This article first appeared in Press Gazette
This month, as promised, further media recruiting tips, namely a brief look at how to succeed in interviews. I’ve had some real horrors in my time, including a man who, boasting about the money he earned, dropped his trousers to show me the labels. Unusual: but there are many potential pitfalls. With some comments from Allan Cross of The Media Network, here are some danger areas to watch out for:
Presentation. The thing about first impressions is trite but true. In this day and age, a man may not have to wear a tie to an interview but it is important that the clothes you wear are presentable, and your shoes clean. “Have a sense of the company, and dress appropriately,” says Cross. “Your appearance reflects your judgement. Can you be trusted to have an ambassadorial role for the company?”
It’s not just your clothes. Do not drink before an interview; and do not have a cigarette (to a non-smoker, you’ll stink). In extreme circumstances, I have had to tell candidates to take a bath before meeting my client.
Preparation. Make sure you understand the company, the product, and the audience it serves. In addition, says Cross, think about what the job will demand of you: “If you have seen a job description or an advert, make a checklist of the qualities you need to communicate. If you feel you haven’t covered them off in the meeting, ask a question at the end which plays to your strengths.”
Like me, Cross is usually impressed by someone who puts a notebook on the table and has done some research. “An employer wants someone who is keen to work for them. Someone who shows they are genuinely interested has the edge.” However, do not spend the entire meeting with your head in the notebook: engage with your interviewer.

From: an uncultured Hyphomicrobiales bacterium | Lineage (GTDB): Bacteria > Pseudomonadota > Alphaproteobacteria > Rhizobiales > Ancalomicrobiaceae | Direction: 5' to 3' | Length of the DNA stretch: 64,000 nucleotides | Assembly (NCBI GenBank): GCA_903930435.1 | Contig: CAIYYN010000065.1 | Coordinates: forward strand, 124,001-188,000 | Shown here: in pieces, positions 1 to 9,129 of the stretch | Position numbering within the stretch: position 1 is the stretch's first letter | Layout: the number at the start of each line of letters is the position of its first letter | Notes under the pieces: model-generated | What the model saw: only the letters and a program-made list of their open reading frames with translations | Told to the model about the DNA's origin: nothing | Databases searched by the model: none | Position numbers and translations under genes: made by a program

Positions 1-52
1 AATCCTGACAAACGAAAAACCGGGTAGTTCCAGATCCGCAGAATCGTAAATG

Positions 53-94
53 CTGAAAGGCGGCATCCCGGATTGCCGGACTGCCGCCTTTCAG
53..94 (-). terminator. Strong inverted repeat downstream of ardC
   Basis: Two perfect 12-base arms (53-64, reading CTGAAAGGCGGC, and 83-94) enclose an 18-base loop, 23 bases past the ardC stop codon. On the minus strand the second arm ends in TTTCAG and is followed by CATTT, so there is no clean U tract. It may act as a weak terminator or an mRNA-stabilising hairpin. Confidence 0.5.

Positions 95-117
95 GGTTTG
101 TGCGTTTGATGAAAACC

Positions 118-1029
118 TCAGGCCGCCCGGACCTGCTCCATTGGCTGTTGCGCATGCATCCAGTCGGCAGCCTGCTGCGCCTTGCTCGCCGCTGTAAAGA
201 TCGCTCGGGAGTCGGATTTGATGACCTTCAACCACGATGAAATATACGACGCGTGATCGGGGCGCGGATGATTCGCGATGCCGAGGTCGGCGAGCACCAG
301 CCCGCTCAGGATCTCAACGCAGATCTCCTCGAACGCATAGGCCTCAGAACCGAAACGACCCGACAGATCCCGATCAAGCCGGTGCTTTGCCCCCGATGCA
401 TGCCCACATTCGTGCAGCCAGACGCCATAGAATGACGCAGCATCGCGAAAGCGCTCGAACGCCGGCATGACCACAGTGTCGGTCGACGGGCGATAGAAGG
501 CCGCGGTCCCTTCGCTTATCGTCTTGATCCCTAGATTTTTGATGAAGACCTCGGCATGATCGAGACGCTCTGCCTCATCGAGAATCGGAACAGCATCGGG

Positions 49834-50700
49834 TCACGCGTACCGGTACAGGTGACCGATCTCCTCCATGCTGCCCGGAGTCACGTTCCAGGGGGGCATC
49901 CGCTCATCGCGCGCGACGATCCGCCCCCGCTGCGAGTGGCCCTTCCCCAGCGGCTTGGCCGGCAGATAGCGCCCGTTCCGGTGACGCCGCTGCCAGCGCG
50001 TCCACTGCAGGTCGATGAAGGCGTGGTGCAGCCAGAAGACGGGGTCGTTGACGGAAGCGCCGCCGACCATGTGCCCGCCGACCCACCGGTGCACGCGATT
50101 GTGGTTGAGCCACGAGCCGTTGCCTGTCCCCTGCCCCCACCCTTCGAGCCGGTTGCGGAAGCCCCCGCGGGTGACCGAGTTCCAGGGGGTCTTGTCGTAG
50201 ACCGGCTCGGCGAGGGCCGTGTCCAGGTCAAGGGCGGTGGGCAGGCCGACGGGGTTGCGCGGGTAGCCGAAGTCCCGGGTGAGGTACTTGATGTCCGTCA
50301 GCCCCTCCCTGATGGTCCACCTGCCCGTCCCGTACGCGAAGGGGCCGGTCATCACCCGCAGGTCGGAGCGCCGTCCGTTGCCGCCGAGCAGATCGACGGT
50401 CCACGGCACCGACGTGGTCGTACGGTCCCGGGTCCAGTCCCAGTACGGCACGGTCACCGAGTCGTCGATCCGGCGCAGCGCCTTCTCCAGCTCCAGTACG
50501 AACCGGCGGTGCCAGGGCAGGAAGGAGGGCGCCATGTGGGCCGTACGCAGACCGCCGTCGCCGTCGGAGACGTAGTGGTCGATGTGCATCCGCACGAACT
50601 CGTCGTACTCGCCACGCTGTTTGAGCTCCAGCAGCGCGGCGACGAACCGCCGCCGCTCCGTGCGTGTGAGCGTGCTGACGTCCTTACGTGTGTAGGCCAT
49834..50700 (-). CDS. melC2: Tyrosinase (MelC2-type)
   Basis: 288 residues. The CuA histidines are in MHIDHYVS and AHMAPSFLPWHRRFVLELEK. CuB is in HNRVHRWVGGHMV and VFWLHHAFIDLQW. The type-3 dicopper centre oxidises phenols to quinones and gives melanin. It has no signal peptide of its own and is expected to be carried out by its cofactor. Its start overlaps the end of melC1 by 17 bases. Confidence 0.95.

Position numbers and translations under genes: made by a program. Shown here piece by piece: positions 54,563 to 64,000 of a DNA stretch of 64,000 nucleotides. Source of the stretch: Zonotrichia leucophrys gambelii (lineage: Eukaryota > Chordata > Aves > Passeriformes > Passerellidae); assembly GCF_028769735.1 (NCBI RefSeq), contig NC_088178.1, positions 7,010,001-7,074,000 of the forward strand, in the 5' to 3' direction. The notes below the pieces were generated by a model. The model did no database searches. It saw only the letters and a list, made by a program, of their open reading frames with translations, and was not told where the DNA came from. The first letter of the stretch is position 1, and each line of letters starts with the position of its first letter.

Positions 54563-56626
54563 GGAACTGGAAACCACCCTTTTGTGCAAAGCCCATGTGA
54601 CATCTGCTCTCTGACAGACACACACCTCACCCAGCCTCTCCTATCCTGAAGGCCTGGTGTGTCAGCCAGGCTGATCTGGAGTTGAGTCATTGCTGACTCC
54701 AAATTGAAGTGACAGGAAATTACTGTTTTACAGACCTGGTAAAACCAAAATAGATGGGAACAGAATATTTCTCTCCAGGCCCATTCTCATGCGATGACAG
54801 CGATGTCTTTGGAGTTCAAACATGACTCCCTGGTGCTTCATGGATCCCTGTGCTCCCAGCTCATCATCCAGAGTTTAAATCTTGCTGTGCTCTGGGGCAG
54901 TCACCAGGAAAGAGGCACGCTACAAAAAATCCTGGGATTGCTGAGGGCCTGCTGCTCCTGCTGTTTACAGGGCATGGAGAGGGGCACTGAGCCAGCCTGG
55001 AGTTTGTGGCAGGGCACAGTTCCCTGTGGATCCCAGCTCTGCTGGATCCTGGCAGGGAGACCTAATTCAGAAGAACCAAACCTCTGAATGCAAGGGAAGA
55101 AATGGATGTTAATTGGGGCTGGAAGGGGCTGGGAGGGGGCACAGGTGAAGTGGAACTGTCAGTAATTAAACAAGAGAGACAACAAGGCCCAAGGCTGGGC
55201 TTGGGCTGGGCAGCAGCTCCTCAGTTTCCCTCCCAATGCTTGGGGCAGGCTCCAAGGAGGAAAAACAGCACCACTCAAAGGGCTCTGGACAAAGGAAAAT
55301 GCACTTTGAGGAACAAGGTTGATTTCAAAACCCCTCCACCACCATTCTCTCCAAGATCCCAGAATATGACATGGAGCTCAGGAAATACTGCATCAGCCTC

Conduct. Please don’t bang on about how much you hate your current boss / job. It may be true, but it never puts the complainant in a good light: and, worse, it makes you look indiscreet and unprofessional – never good qualities for a journalist. Similarly, never be too desperate. Yes, clients want someone who is keen; but they don’t want to feel pity.
A typical interview is between 45 minutes to an hour. Use the time well, and do not waste time on pointless digressions. Watch for signs of boredom. Don’t be over-familiar; and don’t swear, even if the interviewer already has.
Follow-up. If you feel there was a question you didn’t cover off well, send the interviewer an email with your reasoned thoughts on the issue. “And sending an email that says ‘I enjoyed the meeting and am even more keen on the opportunity now’ can’t do any harm”, says Cross.
Ultimately, though, the interview is actually a two way process. Your aim at the end of the meeting is simply to be in a position to decide whether you want to work with the people on the opposite side of the desk. If you turn up drunk, or drop your trousers, you’re unlikely to have that opportunity.